The first ship, the Eaglet and the Nonesuch, were dispatched on 3 June 1688 and the royal charter was proclaimed on 2 May 1670.
Struggle for control of the Fur Trade.
The governor and the committee embarked on an aggressive policy of inland expansion beginning with the building of Cumberland House on the lower Saskatchewan River.
HBC trade is undercut
HBC trade had been severely undercut to the point that the governor and the committee decided on a policy of inland expansion beginning with the building of Cumberland House on the lower Saskatchewan River.
HBC is introduced to its first competitor: the North West Co. of Montreal
A merger of the two parties was arranged.
The British Parliament confirmed and extended the company’s monopoly privileges to include the Northwest Territories.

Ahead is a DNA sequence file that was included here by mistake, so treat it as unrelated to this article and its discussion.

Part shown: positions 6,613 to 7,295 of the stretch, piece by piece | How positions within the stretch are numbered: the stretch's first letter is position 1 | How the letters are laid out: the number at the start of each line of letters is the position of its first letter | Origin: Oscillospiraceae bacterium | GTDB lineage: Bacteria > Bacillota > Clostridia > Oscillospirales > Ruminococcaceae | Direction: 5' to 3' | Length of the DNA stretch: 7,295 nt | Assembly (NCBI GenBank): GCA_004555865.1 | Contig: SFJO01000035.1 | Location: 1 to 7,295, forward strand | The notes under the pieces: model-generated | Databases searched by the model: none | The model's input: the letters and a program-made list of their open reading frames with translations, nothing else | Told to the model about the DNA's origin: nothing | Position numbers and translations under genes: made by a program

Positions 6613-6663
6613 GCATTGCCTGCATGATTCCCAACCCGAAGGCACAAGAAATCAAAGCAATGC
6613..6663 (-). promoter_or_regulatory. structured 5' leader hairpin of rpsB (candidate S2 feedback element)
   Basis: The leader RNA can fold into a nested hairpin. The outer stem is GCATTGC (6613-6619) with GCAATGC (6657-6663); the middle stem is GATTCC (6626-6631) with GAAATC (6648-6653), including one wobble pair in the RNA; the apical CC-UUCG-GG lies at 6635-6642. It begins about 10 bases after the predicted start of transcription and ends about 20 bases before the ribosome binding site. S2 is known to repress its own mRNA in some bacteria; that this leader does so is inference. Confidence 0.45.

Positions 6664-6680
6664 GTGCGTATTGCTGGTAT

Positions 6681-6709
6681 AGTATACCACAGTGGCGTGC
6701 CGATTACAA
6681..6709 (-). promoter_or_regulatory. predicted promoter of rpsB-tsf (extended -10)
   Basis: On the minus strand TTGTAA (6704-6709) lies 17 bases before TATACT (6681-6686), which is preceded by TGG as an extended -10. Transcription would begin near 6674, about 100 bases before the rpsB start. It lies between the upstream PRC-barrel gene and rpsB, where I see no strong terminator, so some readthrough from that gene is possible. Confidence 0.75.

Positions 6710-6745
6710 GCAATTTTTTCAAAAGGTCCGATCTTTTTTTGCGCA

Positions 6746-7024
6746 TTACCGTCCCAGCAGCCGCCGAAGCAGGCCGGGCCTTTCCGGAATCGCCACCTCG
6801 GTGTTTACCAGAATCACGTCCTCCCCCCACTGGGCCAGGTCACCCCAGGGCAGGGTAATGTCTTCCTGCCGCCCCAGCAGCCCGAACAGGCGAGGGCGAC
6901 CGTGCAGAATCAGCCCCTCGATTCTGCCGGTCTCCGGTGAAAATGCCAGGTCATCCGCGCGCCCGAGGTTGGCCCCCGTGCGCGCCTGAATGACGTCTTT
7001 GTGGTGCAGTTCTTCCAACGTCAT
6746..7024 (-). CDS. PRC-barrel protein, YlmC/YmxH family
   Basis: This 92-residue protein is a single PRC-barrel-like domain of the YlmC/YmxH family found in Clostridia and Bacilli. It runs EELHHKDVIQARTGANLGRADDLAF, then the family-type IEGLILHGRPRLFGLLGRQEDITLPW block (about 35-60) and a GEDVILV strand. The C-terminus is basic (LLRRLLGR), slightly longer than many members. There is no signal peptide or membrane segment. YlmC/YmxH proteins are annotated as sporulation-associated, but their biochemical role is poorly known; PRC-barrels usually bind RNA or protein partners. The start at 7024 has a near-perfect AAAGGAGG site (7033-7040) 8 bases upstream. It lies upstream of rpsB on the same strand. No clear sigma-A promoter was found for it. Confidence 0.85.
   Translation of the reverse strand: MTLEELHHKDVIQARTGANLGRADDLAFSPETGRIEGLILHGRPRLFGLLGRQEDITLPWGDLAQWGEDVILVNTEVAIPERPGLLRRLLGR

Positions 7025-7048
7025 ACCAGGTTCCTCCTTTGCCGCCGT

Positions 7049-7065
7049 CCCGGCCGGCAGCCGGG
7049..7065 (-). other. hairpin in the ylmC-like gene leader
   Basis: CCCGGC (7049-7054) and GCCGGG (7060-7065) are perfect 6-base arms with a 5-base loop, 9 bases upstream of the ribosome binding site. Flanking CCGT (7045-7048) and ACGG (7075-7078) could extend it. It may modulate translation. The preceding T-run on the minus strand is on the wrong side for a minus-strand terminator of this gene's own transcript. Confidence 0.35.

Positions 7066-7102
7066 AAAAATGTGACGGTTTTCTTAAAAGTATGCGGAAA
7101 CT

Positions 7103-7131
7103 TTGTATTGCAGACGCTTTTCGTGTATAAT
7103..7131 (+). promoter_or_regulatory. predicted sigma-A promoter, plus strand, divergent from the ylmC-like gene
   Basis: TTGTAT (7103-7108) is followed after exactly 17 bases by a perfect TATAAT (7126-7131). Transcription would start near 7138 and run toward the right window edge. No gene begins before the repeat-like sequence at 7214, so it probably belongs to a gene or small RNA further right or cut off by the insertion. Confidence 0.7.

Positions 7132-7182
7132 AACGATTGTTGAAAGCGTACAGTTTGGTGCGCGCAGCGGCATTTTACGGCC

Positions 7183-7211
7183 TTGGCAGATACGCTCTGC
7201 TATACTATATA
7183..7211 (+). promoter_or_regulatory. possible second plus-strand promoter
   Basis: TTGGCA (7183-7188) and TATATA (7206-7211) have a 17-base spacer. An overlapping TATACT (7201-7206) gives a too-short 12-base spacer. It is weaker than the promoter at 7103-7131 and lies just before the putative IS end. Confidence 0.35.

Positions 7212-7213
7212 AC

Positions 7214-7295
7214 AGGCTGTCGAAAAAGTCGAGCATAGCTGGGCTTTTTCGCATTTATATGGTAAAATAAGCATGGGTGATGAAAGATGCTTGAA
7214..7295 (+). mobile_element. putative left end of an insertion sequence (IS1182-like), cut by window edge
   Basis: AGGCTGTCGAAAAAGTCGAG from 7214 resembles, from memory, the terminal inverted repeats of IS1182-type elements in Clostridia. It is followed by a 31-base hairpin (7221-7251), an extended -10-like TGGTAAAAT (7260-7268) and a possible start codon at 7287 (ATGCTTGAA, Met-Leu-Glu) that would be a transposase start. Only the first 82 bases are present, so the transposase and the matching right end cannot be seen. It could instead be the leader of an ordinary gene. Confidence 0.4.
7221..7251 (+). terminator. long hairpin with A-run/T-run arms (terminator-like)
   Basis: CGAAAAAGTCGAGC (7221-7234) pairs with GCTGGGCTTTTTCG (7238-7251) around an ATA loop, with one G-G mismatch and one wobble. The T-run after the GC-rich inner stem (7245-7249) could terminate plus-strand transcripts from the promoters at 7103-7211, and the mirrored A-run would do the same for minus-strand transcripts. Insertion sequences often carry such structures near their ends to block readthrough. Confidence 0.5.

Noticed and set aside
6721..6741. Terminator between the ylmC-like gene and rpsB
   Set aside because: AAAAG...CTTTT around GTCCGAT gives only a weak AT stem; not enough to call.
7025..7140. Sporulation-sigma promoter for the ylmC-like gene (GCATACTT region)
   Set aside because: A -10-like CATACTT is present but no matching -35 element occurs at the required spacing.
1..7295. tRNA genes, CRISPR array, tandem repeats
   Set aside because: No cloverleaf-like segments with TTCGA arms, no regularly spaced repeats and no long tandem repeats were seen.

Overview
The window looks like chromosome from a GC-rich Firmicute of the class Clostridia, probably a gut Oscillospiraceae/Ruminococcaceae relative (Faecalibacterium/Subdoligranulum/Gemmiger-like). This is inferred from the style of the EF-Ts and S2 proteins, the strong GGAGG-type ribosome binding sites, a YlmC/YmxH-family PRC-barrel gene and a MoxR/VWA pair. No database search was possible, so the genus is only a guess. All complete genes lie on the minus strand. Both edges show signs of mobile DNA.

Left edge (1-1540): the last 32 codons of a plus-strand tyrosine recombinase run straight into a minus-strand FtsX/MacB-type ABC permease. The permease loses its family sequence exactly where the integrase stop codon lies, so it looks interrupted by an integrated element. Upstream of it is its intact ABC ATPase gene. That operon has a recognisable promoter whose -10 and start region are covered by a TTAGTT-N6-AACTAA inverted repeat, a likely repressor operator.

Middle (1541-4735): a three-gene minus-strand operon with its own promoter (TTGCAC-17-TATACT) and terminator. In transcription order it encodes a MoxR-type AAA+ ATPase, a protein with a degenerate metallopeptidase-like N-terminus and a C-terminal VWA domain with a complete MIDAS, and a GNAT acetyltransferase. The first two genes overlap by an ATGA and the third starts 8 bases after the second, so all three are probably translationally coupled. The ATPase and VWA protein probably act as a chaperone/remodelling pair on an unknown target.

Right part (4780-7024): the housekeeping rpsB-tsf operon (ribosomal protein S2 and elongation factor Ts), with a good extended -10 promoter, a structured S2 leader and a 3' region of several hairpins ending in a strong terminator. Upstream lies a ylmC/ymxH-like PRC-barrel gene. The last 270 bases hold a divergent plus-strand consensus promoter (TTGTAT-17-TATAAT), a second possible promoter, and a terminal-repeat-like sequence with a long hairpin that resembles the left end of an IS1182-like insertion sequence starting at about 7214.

The Hudson Bay Company joins hands with its competitor: North West Co. with a total of 173 trading posts in 7.8 million square kilometers of land.
Rupert’s land sold to Canada
In 1870, Rupert’s land was sold to Canada. As a result, HBC received £300,000 and one-twentieth of the fertile areas designated for settlement. It was also able to keep the lands where trading establishments had been built.
HBC is restructured into departments
The company was divided into three components: lands sales, fur trade and retail.
Following world war one, HBC became active in the real estate industry and soon co-founded “Hudson’s Bay Oil and Gas”.
HBC redevelops name and begins eastward expansion
HBC bought Montreal-based Morgan’s department stores and changed its banner to “The Bay”.